The National Center for Health Statistics will publish the "Annual Summary of Vital Statistics: 2013-2014" in the June 2017 issue of Pediatrics, highlighting a continuing decline in teenage birthrates and an increase in birthrates for women age 30 and older.
The summary, to be published online May 30, also reports infant mortality rates and trends in the deaths of children ages 1 to 19 years old. Data were obtained from vital records that include birth certificates, death certificates and reports of fetal death for residents in all U.S. states and the District of Columbia.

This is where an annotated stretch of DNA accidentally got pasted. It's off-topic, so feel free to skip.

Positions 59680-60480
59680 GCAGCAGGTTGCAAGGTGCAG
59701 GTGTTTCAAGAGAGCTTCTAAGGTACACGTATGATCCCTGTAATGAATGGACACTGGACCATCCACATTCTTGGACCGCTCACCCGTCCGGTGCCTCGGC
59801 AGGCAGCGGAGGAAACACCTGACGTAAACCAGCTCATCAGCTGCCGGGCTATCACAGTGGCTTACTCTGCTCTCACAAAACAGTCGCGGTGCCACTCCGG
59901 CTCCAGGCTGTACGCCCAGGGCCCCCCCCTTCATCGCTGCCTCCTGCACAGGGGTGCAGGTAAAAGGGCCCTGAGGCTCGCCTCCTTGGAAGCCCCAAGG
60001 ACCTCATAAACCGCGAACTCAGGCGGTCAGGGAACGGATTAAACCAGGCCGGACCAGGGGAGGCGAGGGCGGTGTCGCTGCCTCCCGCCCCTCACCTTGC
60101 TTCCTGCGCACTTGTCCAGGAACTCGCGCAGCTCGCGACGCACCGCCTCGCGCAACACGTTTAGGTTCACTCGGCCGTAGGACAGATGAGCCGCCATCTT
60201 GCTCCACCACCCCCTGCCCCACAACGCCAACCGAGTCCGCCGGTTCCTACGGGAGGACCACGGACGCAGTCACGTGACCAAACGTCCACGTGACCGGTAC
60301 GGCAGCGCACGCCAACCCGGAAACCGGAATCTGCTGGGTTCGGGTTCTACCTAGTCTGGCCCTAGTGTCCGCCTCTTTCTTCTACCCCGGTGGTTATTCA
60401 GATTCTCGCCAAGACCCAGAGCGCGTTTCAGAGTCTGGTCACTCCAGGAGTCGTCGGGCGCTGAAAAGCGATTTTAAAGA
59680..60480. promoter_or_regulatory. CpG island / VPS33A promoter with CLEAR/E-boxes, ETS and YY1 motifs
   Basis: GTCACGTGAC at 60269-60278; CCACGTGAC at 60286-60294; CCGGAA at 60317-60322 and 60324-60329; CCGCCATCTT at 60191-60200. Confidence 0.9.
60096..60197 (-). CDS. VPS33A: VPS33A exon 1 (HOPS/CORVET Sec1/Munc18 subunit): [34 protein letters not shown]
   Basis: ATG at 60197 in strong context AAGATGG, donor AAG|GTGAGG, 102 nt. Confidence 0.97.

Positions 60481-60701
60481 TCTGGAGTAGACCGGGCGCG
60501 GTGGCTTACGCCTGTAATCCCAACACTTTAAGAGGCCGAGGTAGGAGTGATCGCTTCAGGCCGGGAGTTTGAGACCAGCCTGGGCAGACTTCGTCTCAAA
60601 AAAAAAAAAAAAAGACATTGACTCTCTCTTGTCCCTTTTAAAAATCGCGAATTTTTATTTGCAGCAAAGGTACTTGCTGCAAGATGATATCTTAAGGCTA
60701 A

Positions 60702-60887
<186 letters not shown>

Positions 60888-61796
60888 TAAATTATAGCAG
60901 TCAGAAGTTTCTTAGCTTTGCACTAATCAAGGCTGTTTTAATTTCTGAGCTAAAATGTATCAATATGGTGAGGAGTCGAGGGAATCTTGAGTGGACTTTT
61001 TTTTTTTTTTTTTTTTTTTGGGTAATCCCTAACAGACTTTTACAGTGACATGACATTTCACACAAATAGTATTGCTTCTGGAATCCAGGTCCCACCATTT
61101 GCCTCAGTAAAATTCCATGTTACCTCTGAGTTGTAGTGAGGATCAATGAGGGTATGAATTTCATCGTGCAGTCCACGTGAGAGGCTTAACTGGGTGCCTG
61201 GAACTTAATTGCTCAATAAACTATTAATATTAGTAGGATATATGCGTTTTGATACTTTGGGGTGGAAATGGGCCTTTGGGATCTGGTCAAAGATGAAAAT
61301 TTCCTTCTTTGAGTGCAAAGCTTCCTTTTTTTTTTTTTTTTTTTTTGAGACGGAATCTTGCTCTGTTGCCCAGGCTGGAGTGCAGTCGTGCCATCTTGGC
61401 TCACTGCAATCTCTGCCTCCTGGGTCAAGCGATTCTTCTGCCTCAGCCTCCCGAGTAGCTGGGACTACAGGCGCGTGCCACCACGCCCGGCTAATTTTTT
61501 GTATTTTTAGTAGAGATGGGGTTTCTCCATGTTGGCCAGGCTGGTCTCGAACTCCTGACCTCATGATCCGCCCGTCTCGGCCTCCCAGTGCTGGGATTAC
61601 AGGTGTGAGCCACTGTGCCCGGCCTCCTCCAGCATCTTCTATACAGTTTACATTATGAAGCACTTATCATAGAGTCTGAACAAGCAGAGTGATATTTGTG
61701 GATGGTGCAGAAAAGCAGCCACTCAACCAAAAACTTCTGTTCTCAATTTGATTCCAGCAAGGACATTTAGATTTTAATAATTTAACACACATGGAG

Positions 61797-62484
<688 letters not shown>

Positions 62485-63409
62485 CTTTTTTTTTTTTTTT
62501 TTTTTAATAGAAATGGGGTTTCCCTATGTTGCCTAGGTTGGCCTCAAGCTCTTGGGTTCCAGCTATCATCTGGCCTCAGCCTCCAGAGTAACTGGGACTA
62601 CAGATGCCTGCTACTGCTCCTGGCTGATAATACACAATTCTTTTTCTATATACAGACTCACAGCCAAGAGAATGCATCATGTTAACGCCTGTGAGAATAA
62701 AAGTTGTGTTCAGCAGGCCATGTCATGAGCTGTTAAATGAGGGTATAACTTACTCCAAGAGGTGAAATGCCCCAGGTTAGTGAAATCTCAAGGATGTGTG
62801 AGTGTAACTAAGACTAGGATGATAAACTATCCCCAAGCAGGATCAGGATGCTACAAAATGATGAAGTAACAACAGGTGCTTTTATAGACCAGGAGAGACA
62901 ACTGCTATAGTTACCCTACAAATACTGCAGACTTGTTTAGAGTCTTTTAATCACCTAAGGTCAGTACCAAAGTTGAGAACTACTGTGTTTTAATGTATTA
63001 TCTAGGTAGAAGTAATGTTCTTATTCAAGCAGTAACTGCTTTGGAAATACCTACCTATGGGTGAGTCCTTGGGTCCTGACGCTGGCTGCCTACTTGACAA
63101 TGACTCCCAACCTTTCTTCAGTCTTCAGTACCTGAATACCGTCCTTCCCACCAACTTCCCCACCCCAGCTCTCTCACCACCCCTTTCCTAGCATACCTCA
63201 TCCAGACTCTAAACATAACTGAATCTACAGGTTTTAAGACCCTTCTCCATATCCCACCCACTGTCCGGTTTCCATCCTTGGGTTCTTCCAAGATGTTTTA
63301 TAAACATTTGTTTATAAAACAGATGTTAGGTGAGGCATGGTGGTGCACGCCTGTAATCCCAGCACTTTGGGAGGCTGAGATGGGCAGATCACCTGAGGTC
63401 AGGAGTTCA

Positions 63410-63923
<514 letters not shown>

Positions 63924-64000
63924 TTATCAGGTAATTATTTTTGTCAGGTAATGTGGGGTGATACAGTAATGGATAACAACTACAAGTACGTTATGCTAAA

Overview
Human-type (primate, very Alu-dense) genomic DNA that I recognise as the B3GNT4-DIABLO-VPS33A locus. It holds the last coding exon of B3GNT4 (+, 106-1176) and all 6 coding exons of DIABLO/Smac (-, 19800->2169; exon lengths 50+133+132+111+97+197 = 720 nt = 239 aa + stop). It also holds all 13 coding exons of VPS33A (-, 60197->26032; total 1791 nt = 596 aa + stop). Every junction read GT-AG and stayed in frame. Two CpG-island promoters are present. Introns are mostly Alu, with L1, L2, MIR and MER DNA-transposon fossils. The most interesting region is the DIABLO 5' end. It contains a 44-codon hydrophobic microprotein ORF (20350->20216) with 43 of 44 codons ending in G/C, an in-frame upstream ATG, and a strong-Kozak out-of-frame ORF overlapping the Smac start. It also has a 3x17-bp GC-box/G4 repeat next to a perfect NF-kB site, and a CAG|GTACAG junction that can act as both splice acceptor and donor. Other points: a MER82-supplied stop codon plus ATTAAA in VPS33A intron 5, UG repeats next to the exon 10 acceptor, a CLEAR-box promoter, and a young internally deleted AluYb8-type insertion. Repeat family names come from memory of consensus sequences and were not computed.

The summary states that, in 2014, the number of overall births increased 1%—to 3,988,076%—compared with 2013. The teenage birthrate (ages 15-19 years) dropped 9% during the same time period, continuing a historic decline for the United States at 24.2 births per 1,000 women. The proportion of births to women age 30 and older rose to 30% in 2014, up from 24% in 2000. Decreases were observed in numbers of cesarean deliveries, preterm births and the infant mortality rate, which declined by 2.3% in 2014 to 5.82 infant deaths per 1,000 live births. Crude death rates for children ages 1 to 19 did not change significantly between 2013 and 2014.
Unintentional injuries and suicide, respectively, were the first and second leading causes of death in this age group, accounting for more than 46% of all deaths to children and adolescents in 2014.